Skip to main content
You have permission to edit this article.
St. Joseph backers say Camden Diocese has rejected their offer to buy school, fields

St. Joseph backers say Camden Diocese has rejected their offer to buy school, fields

  • Updated
  • 0

HAMMONTON — The survival hopes of St. Joseph High School and Elementary School took another hit Friday night.

In a statement, St. Joe Strong, a task force dedicated to saving both schools, said the Diocese of Camden had rejected its offer to buy the St. Joe Elementary School building on Third Street and the school’s athletic fields on Wood Street.

St. Joe Strong asked supporters Friday night for one more week to try to save both schools.

“While the diocese’s decision not to consider the sale of the property effectively closes the Task Force’s negotiations with the diocese, the Task Force has not yet exhausted its options,” the statement said. “We ask that you give us one more week to pursue an alternative option that is presently viable and within our reach.”

The statement did not detail what that option was.

St. Joe Strong on Thursday said in a statement it wanted to buy the elementary school building and the athletic fields and operate an independent private school with no relation to the diocese.

The saga began in April when the diocese announced that Wildwood Catholic and St. Joseph would close at the end of the school year. Almost immediately, students, parents, friends and alumni began to raise money and develop plans to keep both schools open.

Wildwood Catholic said Thursday it had raised enough money and received permission from the diocese to remain open in 2020-21 as a pre-kindergarten through 12th grade school named Wildwood Catholic Academy.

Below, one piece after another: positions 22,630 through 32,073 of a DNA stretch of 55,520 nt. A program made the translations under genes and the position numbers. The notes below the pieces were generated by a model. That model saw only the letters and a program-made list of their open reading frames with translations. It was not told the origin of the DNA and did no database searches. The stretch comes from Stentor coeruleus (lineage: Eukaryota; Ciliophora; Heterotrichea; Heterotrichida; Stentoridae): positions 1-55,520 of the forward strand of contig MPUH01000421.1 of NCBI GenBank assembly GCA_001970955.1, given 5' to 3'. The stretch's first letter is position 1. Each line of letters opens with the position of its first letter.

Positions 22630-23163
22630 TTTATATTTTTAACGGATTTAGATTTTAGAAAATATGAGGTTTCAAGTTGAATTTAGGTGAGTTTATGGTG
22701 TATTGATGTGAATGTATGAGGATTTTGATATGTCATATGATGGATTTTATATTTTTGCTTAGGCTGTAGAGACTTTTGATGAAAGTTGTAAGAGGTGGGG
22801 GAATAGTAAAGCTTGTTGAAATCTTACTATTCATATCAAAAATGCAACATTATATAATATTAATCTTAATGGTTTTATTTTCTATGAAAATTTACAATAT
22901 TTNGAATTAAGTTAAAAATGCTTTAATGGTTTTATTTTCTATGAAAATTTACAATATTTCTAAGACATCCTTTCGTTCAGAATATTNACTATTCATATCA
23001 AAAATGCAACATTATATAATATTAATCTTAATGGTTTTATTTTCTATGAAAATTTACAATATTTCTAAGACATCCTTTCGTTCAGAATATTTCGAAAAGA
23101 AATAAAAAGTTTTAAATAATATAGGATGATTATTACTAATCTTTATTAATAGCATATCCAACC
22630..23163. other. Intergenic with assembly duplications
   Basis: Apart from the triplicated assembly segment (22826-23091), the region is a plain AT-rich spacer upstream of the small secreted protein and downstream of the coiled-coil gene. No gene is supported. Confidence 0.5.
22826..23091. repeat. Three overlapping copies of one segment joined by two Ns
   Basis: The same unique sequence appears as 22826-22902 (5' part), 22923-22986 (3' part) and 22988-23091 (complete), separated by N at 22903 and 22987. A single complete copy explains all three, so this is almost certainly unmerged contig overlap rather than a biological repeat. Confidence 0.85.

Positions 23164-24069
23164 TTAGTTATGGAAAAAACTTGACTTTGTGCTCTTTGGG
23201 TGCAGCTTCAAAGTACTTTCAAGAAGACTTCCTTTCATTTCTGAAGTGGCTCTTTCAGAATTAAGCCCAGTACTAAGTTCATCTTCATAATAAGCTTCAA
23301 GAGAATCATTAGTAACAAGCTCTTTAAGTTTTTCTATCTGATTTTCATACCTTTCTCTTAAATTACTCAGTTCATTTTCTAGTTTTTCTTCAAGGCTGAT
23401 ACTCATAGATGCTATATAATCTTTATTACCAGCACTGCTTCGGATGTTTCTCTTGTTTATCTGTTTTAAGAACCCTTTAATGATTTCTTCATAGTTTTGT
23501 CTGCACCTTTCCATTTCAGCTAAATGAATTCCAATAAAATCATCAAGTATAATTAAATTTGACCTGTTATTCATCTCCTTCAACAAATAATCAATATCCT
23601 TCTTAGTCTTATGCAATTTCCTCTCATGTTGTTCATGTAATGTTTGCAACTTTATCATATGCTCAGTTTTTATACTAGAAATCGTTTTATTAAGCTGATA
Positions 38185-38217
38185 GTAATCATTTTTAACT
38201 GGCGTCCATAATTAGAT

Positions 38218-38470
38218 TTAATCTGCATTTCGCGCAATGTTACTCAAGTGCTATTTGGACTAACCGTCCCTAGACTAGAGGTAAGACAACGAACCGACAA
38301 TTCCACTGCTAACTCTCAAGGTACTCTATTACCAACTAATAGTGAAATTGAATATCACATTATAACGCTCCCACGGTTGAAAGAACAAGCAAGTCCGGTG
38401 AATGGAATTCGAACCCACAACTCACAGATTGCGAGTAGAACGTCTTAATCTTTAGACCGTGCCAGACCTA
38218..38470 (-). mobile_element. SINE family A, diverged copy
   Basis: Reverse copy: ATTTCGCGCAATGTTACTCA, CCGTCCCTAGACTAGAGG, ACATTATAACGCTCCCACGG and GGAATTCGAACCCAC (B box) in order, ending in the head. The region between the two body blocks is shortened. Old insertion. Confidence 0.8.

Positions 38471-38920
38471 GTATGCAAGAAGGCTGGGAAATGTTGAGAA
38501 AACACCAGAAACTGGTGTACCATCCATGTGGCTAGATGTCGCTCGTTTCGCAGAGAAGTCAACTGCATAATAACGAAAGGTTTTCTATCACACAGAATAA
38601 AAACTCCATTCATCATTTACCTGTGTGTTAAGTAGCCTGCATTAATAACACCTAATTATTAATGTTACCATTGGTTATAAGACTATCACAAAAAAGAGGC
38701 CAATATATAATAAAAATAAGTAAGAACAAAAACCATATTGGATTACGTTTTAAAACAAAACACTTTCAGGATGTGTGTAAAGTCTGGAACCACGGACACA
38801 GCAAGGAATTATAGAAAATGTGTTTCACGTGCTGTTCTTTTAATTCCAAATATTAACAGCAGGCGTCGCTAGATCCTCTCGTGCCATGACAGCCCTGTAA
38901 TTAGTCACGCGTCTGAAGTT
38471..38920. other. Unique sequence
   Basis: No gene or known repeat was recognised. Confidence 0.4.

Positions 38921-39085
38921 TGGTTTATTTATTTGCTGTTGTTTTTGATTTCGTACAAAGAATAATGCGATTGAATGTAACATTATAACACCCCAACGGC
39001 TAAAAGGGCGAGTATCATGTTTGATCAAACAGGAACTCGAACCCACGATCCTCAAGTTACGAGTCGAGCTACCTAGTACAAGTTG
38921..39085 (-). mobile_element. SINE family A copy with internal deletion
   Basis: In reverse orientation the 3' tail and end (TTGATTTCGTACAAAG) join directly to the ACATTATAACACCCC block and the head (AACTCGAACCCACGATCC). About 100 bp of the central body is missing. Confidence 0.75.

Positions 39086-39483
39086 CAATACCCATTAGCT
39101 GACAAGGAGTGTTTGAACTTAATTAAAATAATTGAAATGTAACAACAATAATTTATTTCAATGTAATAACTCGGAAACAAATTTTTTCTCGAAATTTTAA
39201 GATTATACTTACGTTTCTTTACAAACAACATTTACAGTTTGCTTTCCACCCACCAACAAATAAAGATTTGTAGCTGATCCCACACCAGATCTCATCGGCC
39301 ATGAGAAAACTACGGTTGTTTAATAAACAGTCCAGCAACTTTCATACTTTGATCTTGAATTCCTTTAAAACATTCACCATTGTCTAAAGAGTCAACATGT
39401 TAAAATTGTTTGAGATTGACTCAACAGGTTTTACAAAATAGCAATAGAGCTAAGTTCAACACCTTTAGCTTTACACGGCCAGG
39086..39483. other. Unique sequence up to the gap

St. Joe opened in 1935. Its closing would have a major impact on the state high school football scene.

The St. Joe football team is one of New Jersey’s best, with 20 state championships since the state Non-Public playoffs began in 1993. St. Joe coach Paul Sacco has a South Jersey record 335 career wins.

When it announced its plans to close St. Joe, the diocese said the school had received $1.1 million in loans and had a total debt of $6.6 million. St. Joe had seen its enrollment drop from 331 students in 2015 to 206 this year.

Contact: 609-272-7209

Twitter @ACPressMcGarry


Be the first to know

* I understand and agree that registration on or use of this site constitutes agreement to its user agreement and privacy policy.

Related to this story

Get up-to-the-minute news sent straight to your device.


News Alerts

Breaking News